Coattail caveats

30May07

Coattail investing according to Investopedia is “An investment strategy where investors mimic the trades of well-known and historically successful investors.” James Altucher at TheStreet.com has been writing a series of “trade like XYZ” articles for some time now. The most recent being on the hedge fund Atticus Capital.

We have previously posted on how the Internet has opened up the information floodgates making stock picking information now widely available. Sites like Stockpickr.com have already come a long way and are a great resource. However, they are a tool, and tools can be used to great effect or to make a mess.

The question is to what degree should the investments of others dictate your investment process? For quite some time one could go to a site like Morningstar.com and track down the top holdings of various mutual funds. The challenge of course is that this information is by definition stale, and may not be a good match for your investment process.

This notion of coattail investing becomes infinitely more difficult in the world of hedge funds. The challenges are at least two-fold. First hedge funds in all likelihood have a shorter time horizon than most mutual funds. Therefore by the time data is released publicly it may be stale, i.e. the hedge fund may have already exited said position.

Second since a great number of hedge funds hedge their positions you may not have the full investment picture. This is especially true in a world of options, and various OTC derivatives. For instance Felix Salmon at Market Movers highlights a fund that actually hedges its position to great effect. Justin Lahart at WSJ.com notes how some hedge funds are hedging their long stock positions with credit default swaps. That information is hidden to most observers and not easily replicable.

We should also note the area of disclosure is a contentious one at the moment. Jack Willoughby at Barrons.com notes how some investors have garnered exemptions, albeit temporary, from disclosure rules. Some think that the entire SEC disclosure regulatory regime needs to be overhauled. Hedge fund manager Phillip Goldstein is fighting the SEC in court to overturn current rules to allow investors, like himself, to keep their holdings private.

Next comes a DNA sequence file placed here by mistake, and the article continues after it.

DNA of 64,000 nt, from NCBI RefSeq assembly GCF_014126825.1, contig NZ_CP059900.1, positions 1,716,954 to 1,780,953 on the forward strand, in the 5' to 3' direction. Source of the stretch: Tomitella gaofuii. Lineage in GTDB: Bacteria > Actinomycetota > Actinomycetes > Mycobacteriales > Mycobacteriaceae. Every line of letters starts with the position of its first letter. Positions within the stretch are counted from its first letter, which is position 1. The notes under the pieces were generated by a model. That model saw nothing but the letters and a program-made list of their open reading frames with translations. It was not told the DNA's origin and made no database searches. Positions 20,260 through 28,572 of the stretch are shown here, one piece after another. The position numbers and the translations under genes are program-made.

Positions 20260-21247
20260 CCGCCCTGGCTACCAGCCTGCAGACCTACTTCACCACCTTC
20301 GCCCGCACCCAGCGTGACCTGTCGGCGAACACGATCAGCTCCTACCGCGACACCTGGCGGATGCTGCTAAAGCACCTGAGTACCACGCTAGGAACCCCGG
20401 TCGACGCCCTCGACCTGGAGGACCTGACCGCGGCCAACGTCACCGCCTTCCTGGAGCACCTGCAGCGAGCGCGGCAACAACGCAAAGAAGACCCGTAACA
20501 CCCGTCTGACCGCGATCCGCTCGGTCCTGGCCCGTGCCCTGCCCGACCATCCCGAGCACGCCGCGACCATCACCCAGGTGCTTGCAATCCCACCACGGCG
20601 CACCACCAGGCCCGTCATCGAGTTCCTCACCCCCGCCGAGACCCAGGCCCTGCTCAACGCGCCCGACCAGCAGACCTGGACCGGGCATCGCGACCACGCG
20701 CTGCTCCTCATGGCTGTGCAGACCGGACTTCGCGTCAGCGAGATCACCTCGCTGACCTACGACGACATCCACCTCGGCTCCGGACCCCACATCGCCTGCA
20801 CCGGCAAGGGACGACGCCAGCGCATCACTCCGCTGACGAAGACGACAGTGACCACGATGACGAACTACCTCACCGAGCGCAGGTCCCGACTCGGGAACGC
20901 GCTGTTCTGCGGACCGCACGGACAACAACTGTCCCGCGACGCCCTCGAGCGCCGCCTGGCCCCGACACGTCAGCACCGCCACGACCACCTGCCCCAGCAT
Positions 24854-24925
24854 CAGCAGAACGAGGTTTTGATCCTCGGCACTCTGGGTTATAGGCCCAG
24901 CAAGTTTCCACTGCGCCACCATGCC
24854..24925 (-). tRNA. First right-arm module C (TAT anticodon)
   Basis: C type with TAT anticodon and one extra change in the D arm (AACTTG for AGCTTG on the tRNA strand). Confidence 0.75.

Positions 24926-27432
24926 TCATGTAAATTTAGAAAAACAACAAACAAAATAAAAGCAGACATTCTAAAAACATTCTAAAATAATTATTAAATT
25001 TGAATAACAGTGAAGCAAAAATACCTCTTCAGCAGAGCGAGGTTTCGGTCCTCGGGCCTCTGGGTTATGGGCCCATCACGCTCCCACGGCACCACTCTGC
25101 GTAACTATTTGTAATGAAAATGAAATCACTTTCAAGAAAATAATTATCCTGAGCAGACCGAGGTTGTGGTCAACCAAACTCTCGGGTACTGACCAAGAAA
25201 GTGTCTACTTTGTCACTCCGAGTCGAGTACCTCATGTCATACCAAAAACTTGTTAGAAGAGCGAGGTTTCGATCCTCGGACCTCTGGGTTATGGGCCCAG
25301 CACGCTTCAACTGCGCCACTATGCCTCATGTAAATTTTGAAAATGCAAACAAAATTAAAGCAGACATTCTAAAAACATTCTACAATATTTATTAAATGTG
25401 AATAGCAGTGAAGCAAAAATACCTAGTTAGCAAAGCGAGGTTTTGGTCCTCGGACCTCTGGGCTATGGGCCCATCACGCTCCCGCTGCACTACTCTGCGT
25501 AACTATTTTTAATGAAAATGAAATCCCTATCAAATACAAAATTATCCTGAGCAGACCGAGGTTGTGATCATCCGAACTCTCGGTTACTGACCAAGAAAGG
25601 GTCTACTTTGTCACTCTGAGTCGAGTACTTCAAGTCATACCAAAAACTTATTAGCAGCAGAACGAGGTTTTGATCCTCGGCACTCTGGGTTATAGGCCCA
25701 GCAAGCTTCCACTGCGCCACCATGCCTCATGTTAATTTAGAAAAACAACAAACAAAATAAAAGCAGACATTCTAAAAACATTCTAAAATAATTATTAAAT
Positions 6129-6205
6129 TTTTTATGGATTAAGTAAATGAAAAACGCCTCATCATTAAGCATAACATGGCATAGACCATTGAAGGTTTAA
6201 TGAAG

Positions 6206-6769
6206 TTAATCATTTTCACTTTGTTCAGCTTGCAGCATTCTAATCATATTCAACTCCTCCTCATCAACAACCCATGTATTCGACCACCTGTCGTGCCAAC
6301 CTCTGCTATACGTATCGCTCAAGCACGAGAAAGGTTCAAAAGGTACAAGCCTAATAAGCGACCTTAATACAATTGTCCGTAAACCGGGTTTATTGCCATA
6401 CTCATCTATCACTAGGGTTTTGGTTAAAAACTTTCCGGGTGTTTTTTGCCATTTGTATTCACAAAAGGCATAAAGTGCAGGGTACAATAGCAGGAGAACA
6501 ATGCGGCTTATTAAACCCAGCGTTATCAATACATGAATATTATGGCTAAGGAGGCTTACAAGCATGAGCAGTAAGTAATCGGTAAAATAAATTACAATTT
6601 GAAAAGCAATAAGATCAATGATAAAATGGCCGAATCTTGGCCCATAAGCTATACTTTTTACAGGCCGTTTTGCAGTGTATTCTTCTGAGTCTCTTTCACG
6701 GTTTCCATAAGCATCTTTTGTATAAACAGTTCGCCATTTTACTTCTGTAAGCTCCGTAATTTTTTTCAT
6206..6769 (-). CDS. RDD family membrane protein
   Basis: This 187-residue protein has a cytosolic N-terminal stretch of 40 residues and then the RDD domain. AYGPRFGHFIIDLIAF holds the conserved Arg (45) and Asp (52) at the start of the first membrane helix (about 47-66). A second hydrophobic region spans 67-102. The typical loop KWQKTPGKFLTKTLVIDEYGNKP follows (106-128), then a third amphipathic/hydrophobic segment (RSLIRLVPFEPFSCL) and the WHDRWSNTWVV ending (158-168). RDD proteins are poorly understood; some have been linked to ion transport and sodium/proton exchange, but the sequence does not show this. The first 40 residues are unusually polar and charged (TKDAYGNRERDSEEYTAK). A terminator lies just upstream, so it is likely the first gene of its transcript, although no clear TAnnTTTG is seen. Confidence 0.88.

One way to finesse the inherent problems with disclosure is to follow investors with longer time horizons. Warren Buffett’s portfolio has been the fodder of intense scrutiny and speculation for quite some time now. Conrad De Aenlle in the New York Times looks at whether it is preferable to imitate Buffett’s trades or simply buy Berkshire Hathaway stock outright. Speaking of Berkshire, Jeffrey Ptak at Morningstar.com caught up with Lou Simpson to discuss investment philosophy. By following investors with a long time horizon one can avoid some of the inherent problems following a higher turnover strategy.

That is not to say that you shouldn’t look at what high profile investors are doing in their portfolios. Mebane Faber at World Beta has done some neat stuff generating “consensus” hedge fund portfolios. Also Justin Fuller at Morningstar.com has generated an “ultimate stock-picker’s portfolio” from the holdings of a select group of value mutual funds. These are good examples of how one might go about exploiting this information in your portfolio.

As we have written before – investing is hard. If it were easy, everyone would experience investment success. Coattail investing is a way of illuminating investment opportunities. However investors need to note the many challenges of the filings data, including time lags, incomplete information and strategy mismatches. Learning from the masters is indeed a good educational opportunity, but in the end great investors go out on their own and generate their own investment ideas.

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